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“Perfect” Pulled Pork . . . now that’s a big statement to make (even for me).
I’ve only made pulled pork a few times now, but after today’s smoke . . . well, I don’t think it could get any better!
Here is a detailed guide to the process I followed:
The Pork Butt
You know what they say . . . good in . . . good out. As with all my recent cooks I ordered the meat from ‘The Village Butchers‘.
I ordered a ‘Boston Butt’ weighing between 1.75kg – 2.2kg for just £17.99 which was delivered in just a couple of days direct to my door.
Just to make your life a little easier . . . here is a direct link ‘The Village Butchers – Boston Butt’.
Thankfully ‘The Village Butchers‘ takes care of a lot of the prep for you. The joint arrives boneless, rindless and trimmed ready to go.
I’m a fan of moist, flavourful stringy pulled pork and for this reason there are a couple of steps I follow.
First is to inject with a mixture of BBQ sauce / Apple Juice / Water (25% / 50% / 25% ratio).
I inject the mixture at around 5cm intervals deeply into the butt.
After ‘scoring’ the top of the butt (OK, OK, I admit it, a little too deep this time) I coated all sides with the rub, covered, and put in the fridge for 6 hours.
P.S I like to ‘score’ around 1cm deep to provide more surface area for the rub to work it’s magic and get some EXTRA flavour into that meat.
. . . personal preference!
The Smoker Setup
As you can tell . . . I used the ProQ coconut shell briquettes too and placed chunks of cherry wood within the basket to create the smoke.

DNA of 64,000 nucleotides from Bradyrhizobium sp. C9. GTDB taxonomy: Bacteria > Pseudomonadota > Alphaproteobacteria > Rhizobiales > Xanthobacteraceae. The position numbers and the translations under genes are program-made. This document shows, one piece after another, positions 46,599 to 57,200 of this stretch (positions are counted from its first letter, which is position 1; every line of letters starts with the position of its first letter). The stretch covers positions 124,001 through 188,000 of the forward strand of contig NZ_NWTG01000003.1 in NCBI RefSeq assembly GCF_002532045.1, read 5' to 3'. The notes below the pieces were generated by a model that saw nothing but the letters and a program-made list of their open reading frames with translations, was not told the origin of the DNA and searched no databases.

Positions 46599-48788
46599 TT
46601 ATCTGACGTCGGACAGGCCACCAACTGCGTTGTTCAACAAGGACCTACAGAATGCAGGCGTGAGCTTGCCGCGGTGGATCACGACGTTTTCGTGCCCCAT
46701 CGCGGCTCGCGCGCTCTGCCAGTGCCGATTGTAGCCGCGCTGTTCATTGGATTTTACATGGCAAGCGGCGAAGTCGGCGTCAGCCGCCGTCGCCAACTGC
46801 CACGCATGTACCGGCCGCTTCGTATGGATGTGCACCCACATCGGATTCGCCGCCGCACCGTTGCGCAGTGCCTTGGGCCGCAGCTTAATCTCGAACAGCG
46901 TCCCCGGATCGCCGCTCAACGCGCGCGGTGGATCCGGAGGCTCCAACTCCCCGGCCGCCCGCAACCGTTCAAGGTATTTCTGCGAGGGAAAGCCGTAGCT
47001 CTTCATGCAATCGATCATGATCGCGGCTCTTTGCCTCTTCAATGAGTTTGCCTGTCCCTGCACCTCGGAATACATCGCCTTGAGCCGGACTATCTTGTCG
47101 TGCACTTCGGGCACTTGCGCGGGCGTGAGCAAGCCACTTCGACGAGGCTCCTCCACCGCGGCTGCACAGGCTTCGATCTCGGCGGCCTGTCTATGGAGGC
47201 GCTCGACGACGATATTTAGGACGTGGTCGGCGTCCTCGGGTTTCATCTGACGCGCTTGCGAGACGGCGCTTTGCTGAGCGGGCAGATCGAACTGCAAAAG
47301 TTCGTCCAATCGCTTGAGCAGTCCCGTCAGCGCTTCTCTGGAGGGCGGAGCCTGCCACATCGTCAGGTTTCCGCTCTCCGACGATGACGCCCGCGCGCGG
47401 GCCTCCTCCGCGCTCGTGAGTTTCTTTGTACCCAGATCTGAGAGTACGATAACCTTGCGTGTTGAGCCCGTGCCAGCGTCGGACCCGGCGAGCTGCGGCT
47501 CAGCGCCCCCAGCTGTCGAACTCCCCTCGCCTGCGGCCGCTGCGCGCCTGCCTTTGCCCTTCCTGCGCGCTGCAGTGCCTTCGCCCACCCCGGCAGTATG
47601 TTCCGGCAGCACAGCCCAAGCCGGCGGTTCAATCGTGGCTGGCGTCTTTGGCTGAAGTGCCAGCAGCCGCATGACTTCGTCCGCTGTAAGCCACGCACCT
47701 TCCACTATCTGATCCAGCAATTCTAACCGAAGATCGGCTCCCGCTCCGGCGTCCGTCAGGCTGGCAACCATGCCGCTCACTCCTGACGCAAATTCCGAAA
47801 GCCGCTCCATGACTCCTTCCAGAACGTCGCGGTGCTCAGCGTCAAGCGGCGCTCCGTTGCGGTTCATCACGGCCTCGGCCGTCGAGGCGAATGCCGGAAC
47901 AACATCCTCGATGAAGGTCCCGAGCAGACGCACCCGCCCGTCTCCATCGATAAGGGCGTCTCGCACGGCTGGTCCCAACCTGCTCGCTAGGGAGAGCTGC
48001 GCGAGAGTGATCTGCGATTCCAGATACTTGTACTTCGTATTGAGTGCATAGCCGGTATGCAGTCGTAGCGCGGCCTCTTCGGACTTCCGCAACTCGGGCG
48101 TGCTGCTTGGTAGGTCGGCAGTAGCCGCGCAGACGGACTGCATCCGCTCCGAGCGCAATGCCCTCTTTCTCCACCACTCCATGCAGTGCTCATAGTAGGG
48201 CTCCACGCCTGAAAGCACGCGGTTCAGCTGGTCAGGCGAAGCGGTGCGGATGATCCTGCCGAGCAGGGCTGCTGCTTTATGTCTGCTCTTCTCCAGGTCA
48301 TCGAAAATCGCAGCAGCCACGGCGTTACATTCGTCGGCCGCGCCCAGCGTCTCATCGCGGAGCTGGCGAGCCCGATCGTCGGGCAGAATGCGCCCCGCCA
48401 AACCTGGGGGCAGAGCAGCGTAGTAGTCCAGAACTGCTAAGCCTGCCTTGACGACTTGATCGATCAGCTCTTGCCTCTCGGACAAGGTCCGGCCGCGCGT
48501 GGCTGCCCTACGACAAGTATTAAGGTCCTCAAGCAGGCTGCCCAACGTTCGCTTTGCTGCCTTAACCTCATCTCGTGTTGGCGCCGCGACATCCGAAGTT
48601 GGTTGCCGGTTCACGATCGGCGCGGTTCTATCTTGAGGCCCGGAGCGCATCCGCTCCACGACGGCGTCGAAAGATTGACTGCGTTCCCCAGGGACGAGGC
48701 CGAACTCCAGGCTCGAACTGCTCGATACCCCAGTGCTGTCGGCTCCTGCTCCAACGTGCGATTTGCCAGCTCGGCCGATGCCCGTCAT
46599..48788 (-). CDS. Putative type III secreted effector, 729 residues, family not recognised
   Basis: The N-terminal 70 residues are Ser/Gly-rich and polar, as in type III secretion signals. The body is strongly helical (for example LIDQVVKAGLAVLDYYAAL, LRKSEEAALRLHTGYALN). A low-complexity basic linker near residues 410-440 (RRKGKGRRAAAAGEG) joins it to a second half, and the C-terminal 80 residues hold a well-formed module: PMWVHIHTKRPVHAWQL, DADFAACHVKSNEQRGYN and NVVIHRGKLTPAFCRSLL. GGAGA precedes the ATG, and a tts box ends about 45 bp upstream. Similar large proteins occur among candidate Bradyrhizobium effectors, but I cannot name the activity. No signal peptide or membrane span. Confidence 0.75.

Water pan foiled (with lava rocks inside) and a small dish containing a can of cider added to the lower shelf for a bit of moisture.
I removed the butt from the fridge and went outside to light the smoker.
I lit a chimney (around a third full) of fuel and once well established and grey I poured into the centre of the fuel basket.
Then I set up my Inkbird with two probes . . . one for the smoker . . . one for the pork. Next I placed the butt on the top shelf (above the cider), sprinkled on a little more ‘Pork’n Rub and Seasoning‘ and placed the lid on top.
Then I headed back inside, logged on and got to work in the office . . . obviously keeping an eye on temperatures.
Time to Wrap
After 5 hours the internal temperature was showing 160f so it was time to head outside, double wrap TIGHTLY in foil (with an added splash of apple juice) and place back in the ProQ.
I also placed the wrapped butt in a disposable aluminium tray as occasionally I’ve accidently ripped the foil and lost some juicy goodness.
Quick check of the fuel basket . . . and we’re back on until the internal temperature shows 205f.
The Big Reveal
After another 2.5 hours the internal temperature was showing 205f so it was time to remove from the smoker and head inside to see what we’ve got.
After a brief 30 minutes rest whilst I got a few things ready it was time to see what we’ve got . . . and here it is.
Just look at that colour and how ‘moist’ it looks (that colour in the background is due the pork swimming in juice).
I carefully placed the pork on a baking tray and started to pull it apart . . . didn’t take a lot of effort, this thing was just falling apart.
Once all was shredded I poured over the juice that was contained within the wrap, mixed it all together and my job was done.
All in this was a 7.5 hour cook, and I’m sure you’ll agree, worth every minute!
Despite only being a 2kg butt I got a LOT of pulled pork from this and didn’t want any to go to waste.
I treated myself to a ‘Vacuum Sealer‘ from Amazon and prepared a few packages for reheating later in water to top my burgers and jacket potatoes.
Well happy . . . it’s the simple things in life eh!
ProQ Fuel Efficiency
For those with a ProQ I thought it may be interesting to briefly mention the fuel efficiency.
Apart from a minor adjustment of vents once I hit 250f I didn’t touch anything else . . . no fuel was added, no wood and didn’t adjust the vents again.
After burning for 8 hours here is what the fuel basket looked like.
. . . probably had another hour or so before I would have needed to top up a little to maintain the temperature.